To make synthetic fertilizer, we start with nitrogen, which we extract from the atmosphere. This process is infinitely sustainable and produces no waste. The potassium is mined from ancient ocean deposits. The phosphorus we get from surface mining of phosphate rock. Although we have centuries of reserves of phosphate rock and millenia of reserves of potassium salts, mining is not sustainable, as these reserves will eventually run out. So, increasingly, producers are turning to seawater extraction for both. This forms a completely sustainable cycle, as the oceans are the ultimate destination of all plant matter and farm runoff.
But clean, sustainable atmospheric and seawater extraction are both taboo for organic certification, which I find astonishing. The chemicals for organic fertilizer must be sourced from post-consumer and animal waste, which is fine but the restriction strikes me as completely arbitrary. Food waste, animal manure, and other organic recyclables collectively provide all the needed ingredients to make refined, high quality fertilizer. The refining process is necessarily a little bit different, but the end product is comparable.
[...]On to pesticides and herbicides. All crops are subject to disease and infestation, and all farmers have to do something about it. Because organic herbicides and pesticides depend on toxic plant-derived chemicals like rotenone and pyrethrin, they've had a tougher time meeting the same standards, making them safe for farm workers and for human consumption, that synthetic versions have already met for decades. Organic versions do meet the standards and are just as safe, but doing so makes them considerably less efficient. According to one winemaker interviewed by the Los Angeles Times, most vineyards do not get certified organic because some of the rules emphasize the ideology over the science. Vineyards need fungicide. Organic fungicide lasts 7 days, while superior synthetic fungicide lasts 21 days. This means two fewer tractors pass through the vineyard spewing diesel exhaust and compacting the soil.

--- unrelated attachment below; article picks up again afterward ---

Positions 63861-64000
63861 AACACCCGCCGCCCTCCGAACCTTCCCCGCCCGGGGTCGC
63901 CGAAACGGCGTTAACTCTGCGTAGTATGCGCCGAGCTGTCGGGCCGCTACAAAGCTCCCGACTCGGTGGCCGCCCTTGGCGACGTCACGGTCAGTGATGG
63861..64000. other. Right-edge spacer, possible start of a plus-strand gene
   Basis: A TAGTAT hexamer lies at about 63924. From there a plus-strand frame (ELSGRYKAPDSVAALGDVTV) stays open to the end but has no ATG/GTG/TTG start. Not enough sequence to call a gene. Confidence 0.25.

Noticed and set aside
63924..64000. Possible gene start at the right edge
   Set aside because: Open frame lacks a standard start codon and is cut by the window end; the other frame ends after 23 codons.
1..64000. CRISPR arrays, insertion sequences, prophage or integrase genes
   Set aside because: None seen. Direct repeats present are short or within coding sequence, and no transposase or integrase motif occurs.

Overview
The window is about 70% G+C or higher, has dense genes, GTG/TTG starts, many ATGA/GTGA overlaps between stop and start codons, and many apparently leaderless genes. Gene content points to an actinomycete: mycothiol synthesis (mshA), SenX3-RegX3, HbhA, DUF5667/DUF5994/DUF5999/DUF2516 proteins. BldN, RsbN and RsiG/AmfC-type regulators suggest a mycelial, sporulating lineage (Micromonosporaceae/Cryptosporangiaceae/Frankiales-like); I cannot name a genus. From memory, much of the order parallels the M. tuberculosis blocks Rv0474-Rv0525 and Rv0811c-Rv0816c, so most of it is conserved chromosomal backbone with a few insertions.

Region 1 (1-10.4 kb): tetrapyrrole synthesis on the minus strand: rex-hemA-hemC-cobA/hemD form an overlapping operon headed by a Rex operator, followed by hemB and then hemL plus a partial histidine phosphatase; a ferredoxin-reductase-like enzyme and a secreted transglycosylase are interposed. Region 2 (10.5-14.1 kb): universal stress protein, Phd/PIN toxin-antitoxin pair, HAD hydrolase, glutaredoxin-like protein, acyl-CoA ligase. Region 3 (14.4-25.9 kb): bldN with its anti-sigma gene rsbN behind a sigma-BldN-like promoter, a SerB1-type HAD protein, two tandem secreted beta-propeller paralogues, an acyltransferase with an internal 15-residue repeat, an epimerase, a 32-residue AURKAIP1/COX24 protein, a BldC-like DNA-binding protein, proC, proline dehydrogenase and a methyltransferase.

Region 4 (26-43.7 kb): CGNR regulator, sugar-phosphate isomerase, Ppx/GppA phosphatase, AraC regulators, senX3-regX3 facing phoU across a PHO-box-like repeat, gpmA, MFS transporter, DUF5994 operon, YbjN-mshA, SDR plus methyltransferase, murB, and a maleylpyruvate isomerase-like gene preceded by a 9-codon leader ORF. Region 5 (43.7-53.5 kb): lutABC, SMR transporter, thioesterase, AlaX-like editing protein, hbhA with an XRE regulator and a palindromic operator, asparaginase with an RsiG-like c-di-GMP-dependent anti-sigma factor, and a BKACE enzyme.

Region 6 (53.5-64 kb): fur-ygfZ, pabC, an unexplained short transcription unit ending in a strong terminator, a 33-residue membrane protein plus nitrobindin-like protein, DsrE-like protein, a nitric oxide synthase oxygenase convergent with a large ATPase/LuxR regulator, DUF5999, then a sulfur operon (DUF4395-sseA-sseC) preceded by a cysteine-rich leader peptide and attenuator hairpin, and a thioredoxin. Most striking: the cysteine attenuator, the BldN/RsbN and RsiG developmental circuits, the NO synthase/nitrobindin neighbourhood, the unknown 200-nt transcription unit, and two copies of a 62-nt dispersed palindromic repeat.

Curse you Brian Dunning!111!!!!
The third major blow came from Steve Novella at Science Based Medicine:
Overall there does not appear to be any advantage for health to organic farming (sustainability and environmental effects being a separate issue). However, despite the fact that organic farming has been around for over 50 years, there is a surprisingly small amount of quality research available. The organic farming industry and popularity of organic products is growing. Organic products are more expensive, and questions remain about whether or not such methods would be adequate to supply our food needs. There may also be hidden health risks or unintended consequences to relying upon organic farming. There may also be benefits that have not been adequately documented. Therefore, this is one area where I think it is reasonable to conclude more research is genuinely needed.
The comments here are fascinating. It was really interesting to watch science-minded people defend organic food against all critical evidence. Of course I added my own comment:
Organic foods is one of my sacred cows. I try to justify it against all conflicting evidence. I like organic bananas and dairy better–but probably because I’m subconsciously trying to justify the extra expense.
We eat very little meat and pay more for the humanely-raised variety. (Or we eat meat from hunting friends–but that brings the risk of chronic wasting disease.) Unfortunately trying to be a responsible carnivore might not be very helpful. How do the labels “cage-free” and “free-range” translate in real life?
I had finally settled on the “organic is more eco-responsible” meme, until a Brian Dunning podcast shot that down. Evidently organic farmers have to apply non-synthetic fertilizers/pesticides, etc far more often, so you have to consider the extra fuel, pollution, and added impact to the topsoil.
And finally, I learned that one of the vendors at my local farmer’s market travels to Costco or Sam’s Club the day before and buys a truck load of organic produce to sell at the farmer's market. It really pisses me off to think I likely contributed to this vendor’s profits thinking I was really supporting regional producers. It further pisses me off to know I was duped about who owns most of the organic farms and about the purported environmental benefits of organic farming.